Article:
In the above example, acoustical interactions from structures and materials, including air absorption, are not consistent across the different sound producers, which would be expected due to the frequency-dependence of acoustical dynamics and the contrasting frequency profiles of the different sound sources. This is precisely why using a sequence of contrasting test sound sources—and carefully measuring their acoustical features—is important to archaeoacoustical testing. Specifically, these disparities in level measurements across sound producers at each survey point relates to (1) the frequency-over-distance response variation among sources (note that we are averaging multiple tests for each instrument, to smooth out performance and other temporal variations), as well as (2) initial propagation differences due to interaction between source radiation patterns and the platform-top wall that demonstrably perturbs sound propagation. This trend suggests that there is substantial variation in the efficacy of distance transmission among our chosen group of source sound producers, details of which could be further examined from recorded data, with new experiments suggested to map the directivity patterns of these sound sources as a function of frequency to add detail to our modeling of initial propagation dynamics. The documentation of this trend strongly supports our comparative methodological premise.

Architectural acoustics of the central platform at Huánuco Pampa

Our survey compared the plaza reception of sound sources from both a central location (S1) and a “wall-projection position” (S2) from the top of the platform, with results that indicate comparably higher sound levels in the plaza from wall-projected sources. The semi-bounded acoustical environment provided by the walled platform top has ramifications for its flexible use—as a visual-auditory locus for activities intentionally projected into the plaza and surrounding site, as well as a state-designed elite gathering area whose activities could be selectively restricted and obscured from perception in the plaza. Architectural acoustics contribute to making the platform-top an isolatable venue: as shown in measurements between the source at S1 and platform-top receiver positions, specifically S1-R2 and S1-R3, the height of the enclosing wall on the upper platform provides functional sound reinforcement by reflecting sound produced within the platform around its internal space. In our survey, sound reception within the platform-top walls, especially near a corner, was measured at levels that effectively double the perceived amplitude of sound compared to reception in free space. These measurements notably exceed even free-field predictions with corrections for adjacent surface reflections, as discussed by Howard and Angus [38, p. 41], where each surface contributes approximately 3 dB of reflective reinforcement. As the platform-top enclosing wall reflects interior sound back into that semi-enclosed area, it also prevents a proportion of sound (with frequency-dependence) from leaving the platform top, and therefore decreases sound transmission from activities within the top space of the platform to the areas below. However, if sound projection outside the platform top were a desired effect, then a person making sound could move to the wall and perform in a selected direction toward the plaza; the waist/chest-level height and inset niches of the wall (shown in Fig. 3) facilitate such interaction dynamics. Outward platform-edge address is one of the sonic communication scenarios also discussed in work on Inca platforms by Meddens and Frouin [17] and Stobart [18].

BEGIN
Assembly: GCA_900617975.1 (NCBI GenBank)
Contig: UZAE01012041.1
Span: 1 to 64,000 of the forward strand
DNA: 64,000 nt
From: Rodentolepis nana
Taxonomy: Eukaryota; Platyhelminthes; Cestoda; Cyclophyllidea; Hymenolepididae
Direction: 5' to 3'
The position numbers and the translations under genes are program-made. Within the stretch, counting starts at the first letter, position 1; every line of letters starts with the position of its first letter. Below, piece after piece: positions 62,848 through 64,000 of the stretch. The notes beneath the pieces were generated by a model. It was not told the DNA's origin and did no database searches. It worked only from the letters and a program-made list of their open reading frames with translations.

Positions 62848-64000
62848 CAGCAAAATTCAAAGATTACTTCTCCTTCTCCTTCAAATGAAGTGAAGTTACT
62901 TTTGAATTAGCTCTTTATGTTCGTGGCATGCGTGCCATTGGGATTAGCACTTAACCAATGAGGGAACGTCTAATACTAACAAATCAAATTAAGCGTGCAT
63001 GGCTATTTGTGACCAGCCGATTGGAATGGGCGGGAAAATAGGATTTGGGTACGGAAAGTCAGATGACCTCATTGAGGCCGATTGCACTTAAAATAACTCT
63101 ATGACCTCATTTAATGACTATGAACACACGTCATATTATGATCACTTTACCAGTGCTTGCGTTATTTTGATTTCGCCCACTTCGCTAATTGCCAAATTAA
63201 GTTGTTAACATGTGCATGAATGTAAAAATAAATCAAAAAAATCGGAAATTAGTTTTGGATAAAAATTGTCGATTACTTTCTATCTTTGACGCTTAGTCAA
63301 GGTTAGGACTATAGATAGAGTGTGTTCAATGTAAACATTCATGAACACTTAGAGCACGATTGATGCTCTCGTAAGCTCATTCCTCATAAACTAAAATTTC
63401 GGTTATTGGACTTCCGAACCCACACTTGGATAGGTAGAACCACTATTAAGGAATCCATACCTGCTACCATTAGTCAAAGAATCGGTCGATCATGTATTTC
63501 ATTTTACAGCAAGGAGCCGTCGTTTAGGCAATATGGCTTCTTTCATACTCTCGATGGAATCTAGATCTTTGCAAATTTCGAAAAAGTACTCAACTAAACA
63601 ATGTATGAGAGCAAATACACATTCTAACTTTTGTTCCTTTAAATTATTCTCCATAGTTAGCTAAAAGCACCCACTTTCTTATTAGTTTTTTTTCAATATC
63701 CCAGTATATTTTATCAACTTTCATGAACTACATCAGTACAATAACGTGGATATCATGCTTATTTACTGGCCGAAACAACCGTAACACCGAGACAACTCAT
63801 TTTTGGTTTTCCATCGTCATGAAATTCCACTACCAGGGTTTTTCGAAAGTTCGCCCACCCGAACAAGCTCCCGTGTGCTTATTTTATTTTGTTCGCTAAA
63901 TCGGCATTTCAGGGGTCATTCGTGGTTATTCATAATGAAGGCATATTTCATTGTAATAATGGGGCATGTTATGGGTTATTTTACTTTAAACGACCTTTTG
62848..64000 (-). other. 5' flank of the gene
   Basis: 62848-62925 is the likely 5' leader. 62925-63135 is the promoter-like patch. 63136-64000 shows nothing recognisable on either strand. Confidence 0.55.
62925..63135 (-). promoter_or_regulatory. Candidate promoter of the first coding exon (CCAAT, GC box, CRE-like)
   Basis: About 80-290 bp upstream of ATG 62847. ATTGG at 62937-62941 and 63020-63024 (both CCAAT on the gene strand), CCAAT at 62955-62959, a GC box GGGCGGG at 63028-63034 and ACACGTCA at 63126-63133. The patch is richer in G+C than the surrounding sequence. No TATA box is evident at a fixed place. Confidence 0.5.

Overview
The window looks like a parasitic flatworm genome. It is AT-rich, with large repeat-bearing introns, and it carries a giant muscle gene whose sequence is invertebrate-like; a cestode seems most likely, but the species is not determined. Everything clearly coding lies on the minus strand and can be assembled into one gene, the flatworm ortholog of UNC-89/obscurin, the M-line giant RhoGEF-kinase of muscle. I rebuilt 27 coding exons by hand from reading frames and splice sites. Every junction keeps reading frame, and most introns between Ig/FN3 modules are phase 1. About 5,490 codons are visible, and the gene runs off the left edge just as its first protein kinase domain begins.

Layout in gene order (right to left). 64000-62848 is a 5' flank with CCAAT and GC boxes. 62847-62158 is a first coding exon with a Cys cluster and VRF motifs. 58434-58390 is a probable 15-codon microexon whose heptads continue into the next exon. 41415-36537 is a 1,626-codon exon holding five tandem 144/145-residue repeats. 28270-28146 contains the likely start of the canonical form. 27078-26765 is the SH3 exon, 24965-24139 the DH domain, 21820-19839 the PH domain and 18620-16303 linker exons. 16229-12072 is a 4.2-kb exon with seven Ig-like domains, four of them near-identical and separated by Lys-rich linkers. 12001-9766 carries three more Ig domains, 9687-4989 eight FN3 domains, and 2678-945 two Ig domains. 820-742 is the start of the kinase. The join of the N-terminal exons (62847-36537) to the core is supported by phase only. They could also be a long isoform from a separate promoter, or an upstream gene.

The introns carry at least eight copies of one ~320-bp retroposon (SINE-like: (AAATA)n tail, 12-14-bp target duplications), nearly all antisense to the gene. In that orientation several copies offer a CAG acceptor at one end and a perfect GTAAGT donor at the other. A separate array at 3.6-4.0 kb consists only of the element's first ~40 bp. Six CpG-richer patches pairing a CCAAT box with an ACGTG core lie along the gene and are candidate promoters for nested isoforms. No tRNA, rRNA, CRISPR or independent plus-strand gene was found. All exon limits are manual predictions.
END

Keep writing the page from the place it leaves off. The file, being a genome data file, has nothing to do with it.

Between the platform building and the plaza immediately around it, architectural “sound-shadowing” blocks and diverts sound transmission, depending on source and receiver locations, sound level, and frequency content. In the architectural acoustics literature, Long discusses the effect of barriers on sound propagation, and provides a diagram (Fig. 5.3) that illustrates a context similar to the dynamics between our platform-top sound source (S1) and the non-top reception points [37, p. 161–3]. Translated experientially, from the plaza ground and site surroundings, the closer to the platform one is on the plaza floor, the more difficult it becomes to discern activities on top of the platform, from both auditory and sound-sensing perspectives. Likewise, though via different acoustical dynamics, people atop the building will be somewhat isolated from sounds on the plaza floor in its vicinity, though with better potential for receiving sound that radiates upward and would be reinforced through some surface acoustics. And, there is a visual-auditory tradeoff: standing near the platform, one might be able to hear some aspects of the activities on top, but with no visual connection to those activities. Moving farther away, to a distance where some of the platform top is visible, one moves into the range of highly reduced sound levels (as well as asynchronicity of sonics and visuals),7 unless the sound is intentionally projected in a particular direction, from near the edge of the platform top, out over its perimeter wall. Those atop the platform would also have restricted visual access to people directly below or adjacent, unless they were looking out over the 1.5 m-high platform-top walls. For a visual reference: Fig. 3 shows the camera-framed viewshed when standing just beside a platform-top wall, looking along it; Fig. 15 shows such a viewshed when standing at the platform-top wall, and Fig. 16 shows such a viewshed taken from near the center of the platform. From these photographs, the scale of platform-top (32.5 × 48 m) and its relative spatial isolation is evident.